I used Joiner’s Fourth Generation Management as a text for an on-line MBA course I was asked to design on statistical thinking (my 5-part series on data sanity on LinkedIn will show you why MBA students need it). It’s a great 30,000 foot overview and I take it several steps further in my book.

    I’ve been posting extensively on LinkedIn these last few months and also posted them via “conversations” to the Deming group — but there seems to be little interest. I think you might be intrigued by my 5-part series on data sanity.

    Given your interest in wanting to understand variation further, that series should help and I have a paper by Nolan/Provost that was seminal in my understanding. E-mail me if you’d like a copy.

    I have been writing for Quality Digest for over 10 years and you may like some of my topics: http://www.qualitydigest.com/read/content_by_author/11300 (titles with live links to the individual articles). Some are statistical, but many are also psychology, leadership, and culture.

    Thanks for “listening.” It’s nice to make a Deming “connection.”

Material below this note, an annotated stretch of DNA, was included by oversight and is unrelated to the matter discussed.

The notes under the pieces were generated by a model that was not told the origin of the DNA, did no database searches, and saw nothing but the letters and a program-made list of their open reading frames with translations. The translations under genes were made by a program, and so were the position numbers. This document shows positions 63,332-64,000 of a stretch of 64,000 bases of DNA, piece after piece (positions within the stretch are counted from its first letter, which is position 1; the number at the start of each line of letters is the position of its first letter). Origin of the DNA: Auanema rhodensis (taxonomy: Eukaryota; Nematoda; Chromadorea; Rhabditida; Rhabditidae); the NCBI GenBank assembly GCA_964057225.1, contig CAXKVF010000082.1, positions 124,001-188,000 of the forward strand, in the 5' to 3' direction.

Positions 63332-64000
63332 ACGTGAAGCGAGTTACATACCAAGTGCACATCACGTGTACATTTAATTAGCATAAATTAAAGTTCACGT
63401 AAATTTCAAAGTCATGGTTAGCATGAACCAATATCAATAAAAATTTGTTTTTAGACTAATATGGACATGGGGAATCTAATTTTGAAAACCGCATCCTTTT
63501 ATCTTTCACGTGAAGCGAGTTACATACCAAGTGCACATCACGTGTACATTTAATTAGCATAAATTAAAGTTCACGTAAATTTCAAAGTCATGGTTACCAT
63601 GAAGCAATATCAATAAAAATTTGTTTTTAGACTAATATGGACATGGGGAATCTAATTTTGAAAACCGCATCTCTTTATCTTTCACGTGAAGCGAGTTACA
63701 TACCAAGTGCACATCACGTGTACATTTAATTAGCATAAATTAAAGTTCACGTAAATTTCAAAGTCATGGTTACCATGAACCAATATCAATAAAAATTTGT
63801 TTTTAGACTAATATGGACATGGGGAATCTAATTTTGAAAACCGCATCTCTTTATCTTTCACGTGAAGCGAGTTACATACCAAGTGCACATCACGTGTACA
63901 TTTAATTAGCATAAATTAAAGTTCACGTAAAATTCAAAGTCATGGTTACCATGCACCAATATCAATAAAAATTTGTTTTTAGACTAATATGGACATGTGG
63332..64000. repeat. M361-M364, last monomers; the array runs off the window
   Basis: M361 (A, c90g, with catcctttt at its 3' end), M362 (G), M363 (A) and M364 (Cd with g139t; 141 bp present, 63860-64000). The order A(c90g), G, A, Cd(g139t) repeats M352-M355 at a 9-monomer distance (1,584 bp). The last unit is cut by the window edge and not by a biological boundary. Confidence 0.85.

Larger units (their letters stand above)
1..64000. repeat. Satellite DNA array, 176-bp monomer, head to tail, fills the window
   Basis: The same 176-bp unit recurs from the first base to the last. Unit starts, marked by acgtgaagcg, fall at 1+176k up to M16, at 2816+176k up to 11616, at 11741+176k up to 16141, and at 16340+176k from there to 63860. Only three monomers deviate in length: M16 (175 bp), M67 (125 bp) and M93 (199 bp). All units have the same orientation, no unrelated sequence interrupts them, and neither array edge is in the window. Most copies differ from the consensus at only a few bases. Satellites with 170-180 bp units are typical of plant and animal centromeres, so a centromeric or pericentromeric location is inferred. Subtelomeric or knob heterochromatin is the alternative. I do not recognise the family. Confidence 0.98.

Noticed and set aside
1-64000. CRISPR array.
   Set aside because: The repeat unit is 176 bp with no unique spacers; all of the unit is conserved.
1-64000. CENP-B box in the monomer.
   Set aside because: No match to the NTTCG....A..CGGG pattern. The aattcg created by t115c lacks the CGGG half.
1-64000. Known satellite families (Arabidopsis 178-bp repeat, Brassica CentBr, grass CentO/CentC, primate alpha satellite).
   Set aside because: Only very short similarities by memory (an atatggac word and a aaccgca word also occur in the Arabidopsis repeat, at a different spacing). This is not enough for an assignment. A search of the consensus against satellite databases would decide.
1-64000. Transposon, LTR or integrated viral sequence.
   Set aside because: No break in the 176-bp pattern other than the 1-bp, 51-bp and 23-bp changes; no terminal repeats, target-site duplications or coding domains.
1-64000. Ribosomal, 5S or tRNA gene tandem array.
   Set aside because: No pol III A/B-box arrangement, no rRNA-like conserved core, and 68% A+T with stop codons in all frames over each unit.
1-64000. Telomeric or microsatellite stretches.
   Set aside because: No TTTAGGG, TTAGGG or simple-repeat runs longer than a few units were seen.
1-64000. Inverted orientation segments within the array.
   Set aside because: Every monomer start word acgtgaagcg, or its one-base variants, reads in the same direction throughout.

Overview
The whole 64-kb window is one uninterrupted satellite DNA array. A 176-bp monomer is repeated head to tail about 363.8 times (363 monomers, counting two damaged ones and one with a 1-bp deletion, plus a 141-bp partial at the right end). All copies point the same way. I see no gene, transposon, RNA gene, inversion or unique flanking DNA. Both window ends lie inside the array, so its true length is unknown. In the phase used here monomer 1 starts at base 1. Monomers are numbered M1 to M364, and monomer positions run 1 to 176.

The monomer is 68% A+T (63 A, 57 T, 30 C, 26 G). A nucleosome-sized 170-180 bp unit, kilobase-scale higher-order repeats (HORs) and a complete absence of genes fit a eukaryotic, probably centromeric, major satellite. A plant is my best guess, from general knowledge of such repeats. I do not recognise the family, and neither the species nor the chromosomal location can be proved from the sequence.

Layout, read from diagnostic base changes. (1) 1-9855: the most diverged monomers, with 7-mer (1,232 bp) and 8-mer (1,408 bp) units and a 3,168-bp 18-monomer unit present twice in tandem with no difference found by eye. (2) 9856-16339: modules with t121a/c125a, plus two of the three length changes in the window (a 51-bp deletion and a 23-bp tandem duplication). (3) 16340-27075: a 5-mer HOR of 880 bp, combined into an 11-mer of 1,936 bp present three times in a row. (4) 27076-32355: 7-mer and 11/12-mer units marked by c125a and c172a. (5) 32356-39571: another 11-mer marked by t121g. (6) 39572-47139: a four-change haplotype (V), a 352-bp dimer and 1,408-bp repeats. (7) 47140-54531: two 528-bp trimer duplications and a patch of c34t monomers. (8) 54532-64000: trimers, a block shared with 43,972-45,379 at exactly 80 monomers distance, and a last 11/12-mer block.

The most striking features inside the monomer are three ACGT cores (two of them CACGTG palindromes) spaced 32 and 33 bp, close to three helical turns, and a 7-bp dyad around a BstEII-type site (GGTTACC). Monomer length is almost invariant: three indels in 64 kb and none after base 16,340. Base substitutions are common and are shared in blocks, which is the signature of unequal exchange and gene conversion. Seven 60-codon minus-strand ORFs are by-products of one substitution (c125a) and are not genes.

Good luck in your efforts and kind regards,
    Davis Balestracci


    1. Oh wow. I know exactly who you are, Davis! Your post about not paying for Six Sigma created a must-read list for me. The Deming Dimension was one of them. Another was Understanding Variation. There are others I’m still working my way through.

      I’ve read quite a few of your posts on Quality Digest. I think you may be one of the first posts on the internet that I found about Deming. I am so honored you stopped by.

      Ah! Pontification. Yes. You hit the nail on the head. It can be hard not to. Especially if your back is against the wall and you feel like you are being blamed and there doesn’t seem to be any give in changing people’s minds. It can be trying sometimes (and exhausting). I’m trying to be less preachy, model more, use numbers to make my point, and basically just be more patient.

      I did not know you had a book. I will definitely add it to my list. I’ve read quite a bit on variation and I’ve certainly gotten better, but I still have a ways to understand. I’ll also be sure to look at the Data sanity posts on Linkedin. Yes, I’d like to see the paper from Nolan/Provost.